The Pumpkin Harvest and The First Frost

The pumpkin harvest is finally complete. It has been a gradual process over the last two months, as the different varieties have matured at different times.

Here is a lovely little selection of the pumpkins grown this year.

It is important to allow pumpkins to fully ripen before harvest, especially if you intend to store them for longer than a few weeks, or if you want to save seeds from them.

Here a few signs to look for when pumpkins are ready for harvest.

The whole plant is dead and dry

The stem is dry and brown

The tendril closest to the pumpkin is dry and brown

As usual I grew a few different varieties this season, some tried and true and some were new varieties. It's nice to experiment a little each year and try a different variety or two.

The Australian Butter Pumpkin was a tried and true variety that I've grown for the last four seasons. It's a medium to large pumpkin that keeps well and has a great texture and sweet flavour. 

Blue Ballet is another tried and true variety that produces a large number of small pumpkins with a lovely texture and flavour, but can sometimes be a little thin fleshed. These are among the first to ripen, in late March this year.

Buttercup was a new variety I tried this year. It was also among the first to mature, and also produced a large crop of small pumpkins. However, the flavour is a little bland and the texture a little floury. I probably won't grow them again.

The Styrian Hulless is one I grow each year but not for the flesh. This a variety that produces a large number of medium sized pumpkins which a quite thin fleshed but full of green hulless pumpkin seeds or pepitas. The flesh is pale, a little stringy and very bland but can still be used for cakes or roasting with lots of herbs for added flavour. This was also one of the first to mature.

The Bohemian pumpkin produces medium sized, beautiful pumpkins which vary quite a bit in shape. Each plant produced two pumpkins. These were ready to harvest a month after the early pumpkins, and they have a wonderful smooth texture with a mild sweet flavour.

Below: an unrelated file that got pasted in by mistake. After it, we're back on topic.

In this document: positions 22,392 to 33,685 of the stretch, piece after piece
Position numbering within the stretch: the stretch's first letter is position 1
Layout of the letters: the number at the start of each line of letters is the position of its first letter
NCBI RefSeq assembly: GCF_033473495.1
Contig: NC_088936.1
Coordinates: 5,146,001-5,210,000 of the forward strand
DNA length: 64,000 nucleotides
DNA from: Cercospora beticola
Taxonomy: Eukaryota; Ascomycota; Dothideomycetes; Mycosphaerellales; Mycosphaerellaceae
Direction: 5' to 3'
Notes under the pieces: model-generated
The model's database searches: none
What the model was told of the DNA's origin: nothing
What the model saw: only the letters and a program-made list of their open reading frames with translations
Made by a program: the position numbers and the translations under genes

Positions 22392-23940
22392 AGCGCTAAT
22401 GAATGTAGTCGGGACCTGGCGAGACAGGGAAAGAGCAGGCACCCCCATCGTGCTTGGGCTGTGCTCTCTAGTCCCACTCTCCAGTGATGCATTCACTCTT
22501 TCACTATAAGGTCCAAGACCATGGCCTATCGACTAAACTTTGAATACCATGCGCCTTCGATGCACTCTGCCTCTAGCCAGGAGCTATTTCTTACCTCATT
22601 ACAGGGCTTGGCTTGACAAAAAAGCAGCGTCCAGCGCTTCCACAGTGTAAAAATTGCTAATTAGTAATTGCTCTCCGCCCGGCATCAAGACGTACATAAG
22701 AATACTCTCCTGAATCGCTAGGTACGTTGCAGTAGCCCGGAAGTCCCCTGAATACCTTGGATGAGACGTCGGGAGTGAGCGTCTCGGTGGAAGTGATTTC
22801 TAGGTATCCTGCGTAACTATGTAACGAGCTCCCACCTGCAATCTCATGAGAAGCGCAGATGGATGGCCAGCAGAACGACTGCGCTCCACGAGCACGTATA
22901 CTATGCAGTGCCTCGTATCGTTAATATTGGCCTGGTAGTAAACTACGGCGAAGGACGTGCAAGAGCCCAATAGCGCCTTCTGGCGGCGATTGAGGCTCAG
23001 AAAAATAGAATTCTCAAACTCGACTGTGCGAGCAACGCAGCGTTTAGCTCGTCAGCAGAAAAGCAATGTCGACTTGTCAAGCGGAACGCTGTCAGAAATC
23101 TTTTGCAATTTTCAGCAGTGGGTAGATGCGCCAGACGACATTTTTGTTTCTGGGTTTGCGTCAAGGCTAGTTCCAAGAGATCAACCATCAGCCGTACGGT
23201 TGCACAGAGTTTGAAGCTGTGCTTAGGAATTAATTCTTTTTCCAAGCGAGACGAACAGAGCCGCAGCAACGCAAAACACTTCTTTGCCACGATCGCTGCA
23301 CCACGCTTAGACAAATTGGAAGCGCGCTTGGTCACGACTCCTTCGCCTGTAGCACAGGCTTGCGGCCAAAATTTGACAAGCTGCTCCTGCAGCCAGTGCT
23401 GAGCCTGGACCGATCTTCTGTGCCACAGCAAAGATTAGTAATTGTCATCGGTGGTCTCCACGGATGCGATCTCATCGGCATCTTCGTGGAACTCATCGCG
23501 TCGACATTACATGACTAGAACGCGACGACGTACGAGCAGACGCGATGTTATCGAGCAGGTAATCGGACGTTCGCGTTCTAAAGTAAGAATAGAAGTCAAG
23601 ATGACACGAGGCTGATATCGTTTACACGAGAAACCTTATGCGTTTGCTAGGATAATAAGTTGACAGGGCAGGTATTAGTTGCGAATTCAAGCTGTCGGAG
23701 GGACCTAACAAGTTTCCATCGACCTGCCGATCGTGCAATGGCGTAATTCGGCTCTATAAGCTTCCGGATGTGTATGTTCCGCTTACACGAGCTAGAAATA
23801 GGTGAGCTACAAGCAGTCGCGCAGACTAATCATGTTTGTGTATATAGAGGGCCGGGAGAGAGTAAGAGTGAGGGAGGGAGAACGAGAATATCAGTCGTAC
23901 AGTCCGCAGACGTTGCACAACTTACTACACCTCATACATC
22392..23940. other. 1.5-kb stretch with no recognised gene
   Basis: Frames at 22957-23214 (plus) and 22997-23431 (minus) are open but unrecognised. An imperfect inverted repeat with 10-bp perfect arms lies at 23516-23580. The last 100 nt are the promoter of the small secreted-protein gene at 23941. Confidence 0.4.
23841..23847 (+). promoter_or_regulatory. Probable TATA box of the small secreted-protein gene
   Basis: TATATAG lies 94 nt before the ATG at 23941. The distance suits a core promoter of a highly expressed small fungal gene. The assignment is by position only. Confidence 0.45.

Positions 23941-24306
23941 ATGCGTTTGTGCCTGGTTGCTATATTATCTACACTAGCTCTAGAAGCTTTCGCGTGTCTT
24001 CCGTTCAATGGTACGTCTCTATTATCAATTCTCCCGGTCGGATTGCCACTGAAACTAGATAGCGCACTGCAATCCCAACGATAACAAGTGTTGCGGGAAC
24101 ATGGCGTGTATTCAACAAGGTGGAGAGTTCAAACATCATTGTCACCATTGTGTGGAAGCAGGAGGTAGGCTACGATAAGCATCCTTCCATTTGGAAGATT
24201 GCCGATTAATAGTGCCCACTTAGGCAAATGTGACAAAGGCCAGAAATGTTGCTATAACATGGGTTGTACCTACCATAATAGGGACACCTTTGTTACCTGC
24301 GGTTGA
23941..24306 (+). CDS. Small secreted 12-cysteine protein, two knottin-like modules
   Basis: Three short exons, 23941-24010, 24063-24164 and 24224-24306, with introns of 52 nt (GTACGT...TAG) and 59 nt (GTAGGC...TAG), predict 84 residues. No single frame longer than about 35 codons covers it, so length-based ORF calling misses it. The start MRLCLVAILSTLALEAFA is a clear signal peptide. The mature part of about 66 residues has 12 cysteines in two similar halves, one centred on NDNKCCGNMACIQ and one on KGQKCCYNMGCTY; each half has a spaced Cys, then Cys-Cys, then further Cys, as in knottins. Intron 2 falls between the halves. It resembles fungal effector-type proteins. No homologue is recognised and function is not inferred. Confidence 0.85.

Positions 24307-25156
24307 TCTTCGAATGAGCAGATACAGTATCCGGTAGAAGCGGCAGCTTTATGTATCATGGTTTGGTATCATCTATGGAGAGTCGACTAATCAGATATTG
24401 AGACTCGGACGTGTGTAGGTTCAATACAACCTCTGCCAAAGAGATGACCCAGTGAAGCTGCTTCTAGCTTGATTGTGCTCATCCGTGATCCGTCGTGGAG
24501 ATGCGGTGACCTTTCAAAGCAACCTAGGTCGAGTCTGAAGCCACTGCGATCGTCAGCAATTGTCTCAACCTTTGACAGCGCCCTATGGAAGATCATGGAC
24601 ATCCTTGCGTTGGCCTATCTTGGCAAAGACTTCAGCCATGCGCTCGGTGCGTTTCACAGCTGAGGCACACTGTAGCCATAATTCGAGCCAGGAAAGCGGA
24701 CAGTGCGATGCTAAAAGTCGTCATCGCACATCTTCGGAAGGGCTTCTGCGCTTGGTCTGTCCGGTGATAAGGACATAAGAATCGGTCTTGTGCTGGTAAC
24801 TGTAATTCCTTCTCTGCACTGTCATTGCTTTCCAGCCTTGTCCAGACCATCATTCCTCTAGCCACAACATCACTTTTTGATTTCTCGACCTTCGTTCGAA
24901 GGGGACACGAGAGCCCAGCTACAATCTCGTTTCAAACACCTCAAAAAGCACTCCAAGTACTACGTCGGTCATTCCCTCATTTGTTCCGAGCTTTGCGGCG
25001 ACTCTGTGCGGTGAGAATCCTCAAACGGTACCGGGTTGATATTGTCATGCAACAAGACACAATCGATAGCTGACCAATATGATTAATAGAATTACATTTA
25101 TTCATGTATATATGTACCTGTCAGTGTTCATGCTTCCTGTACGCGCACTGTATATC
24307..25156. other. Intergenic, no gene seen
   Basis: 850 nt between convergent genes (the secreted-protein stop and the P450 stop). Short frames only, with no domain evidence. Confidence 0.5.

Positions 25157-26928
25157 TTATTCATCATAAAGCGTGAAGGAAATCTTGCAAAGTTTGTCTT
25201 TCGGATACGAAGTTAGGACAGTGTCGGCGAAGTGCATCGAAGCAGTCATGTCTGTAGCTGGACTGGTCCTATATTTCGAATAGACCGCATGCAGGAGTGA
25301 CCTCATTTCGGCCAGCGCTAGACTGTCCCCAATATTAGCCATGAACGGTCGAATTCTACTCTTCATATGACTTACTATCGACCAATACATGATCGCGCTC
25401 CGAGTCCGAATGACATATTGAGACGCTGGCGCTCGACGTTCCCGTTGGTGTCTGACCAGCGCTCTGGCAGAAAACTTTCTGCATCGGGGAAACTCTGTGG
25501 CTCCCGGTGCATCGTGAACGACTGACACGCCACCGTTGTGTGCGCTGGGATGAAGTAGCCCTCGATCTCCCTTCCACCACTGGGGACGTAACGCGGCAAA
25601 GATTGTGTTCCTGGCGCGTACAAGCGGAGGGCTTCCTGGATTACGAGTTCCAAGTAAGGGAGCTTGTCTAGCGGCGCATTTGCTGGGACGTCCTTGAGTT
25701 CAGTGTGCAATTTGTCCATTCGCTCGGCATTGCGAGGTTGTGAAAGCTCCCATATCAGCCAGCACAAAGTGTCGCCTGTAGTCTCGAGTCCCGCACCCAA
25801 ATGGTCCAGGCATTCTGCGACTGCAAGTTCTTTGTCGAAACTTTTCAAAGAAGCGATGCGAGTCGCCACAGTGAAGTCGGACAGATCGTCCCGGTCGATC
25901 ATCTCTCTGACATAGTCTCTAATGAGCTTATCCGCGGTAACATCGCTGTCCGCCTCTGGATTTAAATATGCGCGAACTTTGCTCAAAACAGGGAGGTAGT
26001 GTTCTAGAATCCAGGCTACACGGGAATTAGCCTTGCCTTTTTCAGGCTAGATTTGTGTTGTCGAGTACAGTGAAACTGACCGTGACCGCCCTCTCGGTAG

Triamble+Label.JPG

Triamble is an old, rediscovered Australian heirloom variety that I've grown for the last few years. It's a medium to large variety that keeps well, has a great smooth texture and sweet flavour that improves with storage. Each plant produces about three pumpkins.

The Waltham Butternut Pumpkin is a pretty well known variety which I grow each year. Most people are familiar with the smooth texture and sweet nutty flavour of this variety. They store well and produce about three pumpkins per plant.

Jarrahdale is another well known Australia variety. It's got great flavour and texture if grown properly to maturity. This was the last to mature in my garden, and in fact didn't even get to fully mature before the first frost arrived at the very end of April. The plant was still growing strong and even growing immature fruit when the frost burnt all the leaves. I won't be growing it again as I think this a variety better suited the north of the country where the growing season is longer.

Jarrahdale still growing and flowering enthusiastically in April, oblivious to the imminent first frost...